I have to make these myself due to the impossible nature of finding a jighead made commercially with the type of hook I prefer.

    That hook is a Gamakatsu 2/0 light wire...it is MUCH MUCH stroger than a typical Mustad or eagle Claw hook that comes on a standard commercial JH...and is also two sizes larger than the default hook that comes on store bought JH's of the 1/8 oz. size.

    I require the heavier hook due to the real potential to nail a tackle busting 20 lb Wiper (The gamest fish out there pound for pound IMO)...as well as the occasional bonus catfish.

    I got sick of getting my hook straightened by these warriors from hell...and upgraded my tackle selection.

    When I couldn't find what I wanted commercially...I went about making it happen myself....since then I have been straightened ZERO times in over 7 years.

    There is a downfall tho...when I get snagged...and I ALWAYS am getting snagged on rocks (If you call a VW sized rock a rock)...it's harder to break off the line. (I typically use 20-40 lb smaller diameter Power Pro braid line)

    But...as anyone who uses braid knows...a rock will cut braid line if ya try hard enough. Just make sure and check your line continuously for nicks and cuts...retying when necessary.

    Don't get lazy about it...as it's easy to do when you're seeking "just one more cast"....or you'll end up potentially losing a fish of a lifetime when it was easily preventable. (Trust me...unfortunately I speak from experience :angry:)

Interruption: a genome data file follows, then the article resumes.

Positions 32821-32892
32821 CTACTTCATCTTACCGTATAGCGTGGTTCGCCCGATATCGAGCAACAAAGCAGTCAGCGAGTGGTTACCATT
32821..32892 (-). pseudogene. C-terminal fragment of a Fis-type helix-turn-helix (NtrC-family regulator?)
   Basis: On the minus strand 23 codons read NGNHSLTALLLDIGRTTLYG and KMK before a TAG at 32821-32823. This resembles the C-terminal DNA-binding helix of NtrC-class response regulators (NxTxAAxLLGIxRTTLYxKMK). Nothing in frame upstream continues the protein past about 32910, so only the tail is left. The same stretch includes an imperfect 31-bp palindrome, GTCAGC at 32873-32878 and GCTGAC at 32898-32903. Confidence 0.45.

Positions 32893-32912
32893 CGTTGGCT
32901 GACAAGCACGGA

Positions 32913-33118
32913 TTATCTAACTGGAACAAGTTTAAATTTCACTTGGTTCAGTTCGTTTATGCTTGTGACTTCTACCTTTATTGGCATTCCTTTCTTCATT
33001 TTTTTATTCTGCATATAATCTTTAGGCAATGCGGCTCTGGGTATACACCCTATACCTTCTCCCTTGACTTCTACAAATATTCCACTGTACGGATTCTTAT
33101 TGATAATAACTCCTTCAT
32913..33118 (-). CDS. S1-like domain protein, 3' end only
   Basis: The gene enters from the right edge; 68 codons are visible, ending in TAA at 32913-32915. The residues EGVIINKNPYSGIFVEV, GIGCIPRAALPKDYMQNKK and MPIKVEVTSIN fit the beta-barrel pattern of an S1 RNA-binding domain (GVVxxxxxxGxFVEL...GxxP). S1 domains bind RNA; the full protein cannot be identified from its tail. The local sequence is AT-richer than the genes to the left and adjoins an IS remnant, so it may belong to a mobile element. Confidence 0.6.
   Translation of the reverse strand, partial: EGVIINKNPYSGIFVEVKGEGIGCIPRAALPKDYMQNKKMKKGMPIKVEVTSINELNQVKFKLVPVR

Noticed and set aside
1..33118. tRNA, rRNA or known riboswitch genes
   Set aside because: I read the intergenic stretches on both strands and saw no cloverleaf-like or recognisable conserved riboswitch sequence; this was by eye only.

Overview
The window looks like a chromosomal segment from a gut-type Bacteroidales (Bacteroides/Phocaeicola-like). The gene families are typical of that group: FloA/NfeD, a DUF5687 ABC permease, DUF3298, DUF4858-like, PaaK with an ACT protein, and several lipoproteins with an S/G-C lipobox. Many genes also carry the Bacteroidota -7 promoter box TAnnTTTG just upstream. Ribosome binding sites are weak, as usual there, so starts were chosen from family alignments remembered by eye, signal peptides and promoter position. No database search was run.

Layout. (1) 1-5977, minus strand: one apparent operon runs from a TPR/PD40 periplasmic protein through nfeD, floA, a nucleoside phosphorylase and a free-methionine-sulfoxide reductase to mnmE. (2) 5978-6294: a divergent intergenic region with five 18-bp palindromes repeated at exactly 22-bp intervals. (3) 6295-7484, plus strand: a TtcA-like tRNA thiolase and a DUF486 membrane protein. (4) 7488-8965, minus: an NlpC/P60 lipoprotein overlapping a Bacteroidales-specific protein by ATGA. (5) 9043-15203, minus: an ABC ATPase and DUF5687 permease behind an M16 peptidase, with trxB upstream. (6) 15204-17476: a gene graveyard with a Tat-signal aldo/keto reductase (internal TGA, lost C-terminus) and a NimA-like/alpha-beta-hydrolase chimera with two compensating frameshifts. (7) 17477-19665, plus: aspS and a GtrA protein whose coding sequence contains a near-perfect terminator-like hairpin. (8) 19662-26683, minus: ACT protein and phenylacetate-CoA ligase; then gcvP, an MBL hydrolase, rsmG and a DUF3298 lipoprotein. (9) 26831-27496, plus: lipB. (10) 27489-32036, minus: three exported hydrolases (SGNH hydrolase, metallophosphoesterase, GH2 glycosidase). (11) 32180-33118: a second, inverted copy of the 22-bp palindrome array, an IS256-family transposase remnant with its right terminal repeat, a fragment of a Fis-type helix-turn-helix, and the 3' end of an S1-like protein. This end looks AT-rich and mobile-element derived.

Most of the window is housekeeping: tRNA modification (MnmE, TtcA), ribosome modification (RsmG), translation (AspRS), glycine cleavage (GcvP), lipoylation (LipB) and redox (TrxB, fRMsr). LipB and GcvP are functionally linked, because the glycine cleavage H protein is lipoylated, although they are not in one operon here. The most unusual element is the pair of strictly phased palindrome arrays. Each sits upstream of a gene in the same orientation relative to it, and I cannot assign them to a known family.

I always carry a good pair of pliers to straighten back any hooks I straighten after getting snagged up and salvaging my rig....just don't weaken your hook by trying to be too stingy to go ahead and replace it as needed. (Another voice of experience...Grrrr)

    A rubber bodied bait such as a grub, a little fishie, or a swimn minnow is a GOOD bait...but a natural baitfish tipped on your jig and retrieved just as you would a lure...is a GREAT bait.

    Plus you get the added bonus factors of scent, taste, and natural feel with a real baitfish....by the time they figure out that they need to be spitting out your lure...it's FAR too late. A couple extra seconds sometimes means everything.

    As far as the carolina rigged jighead with cut shad on it? (I'm assuming that's what you mean)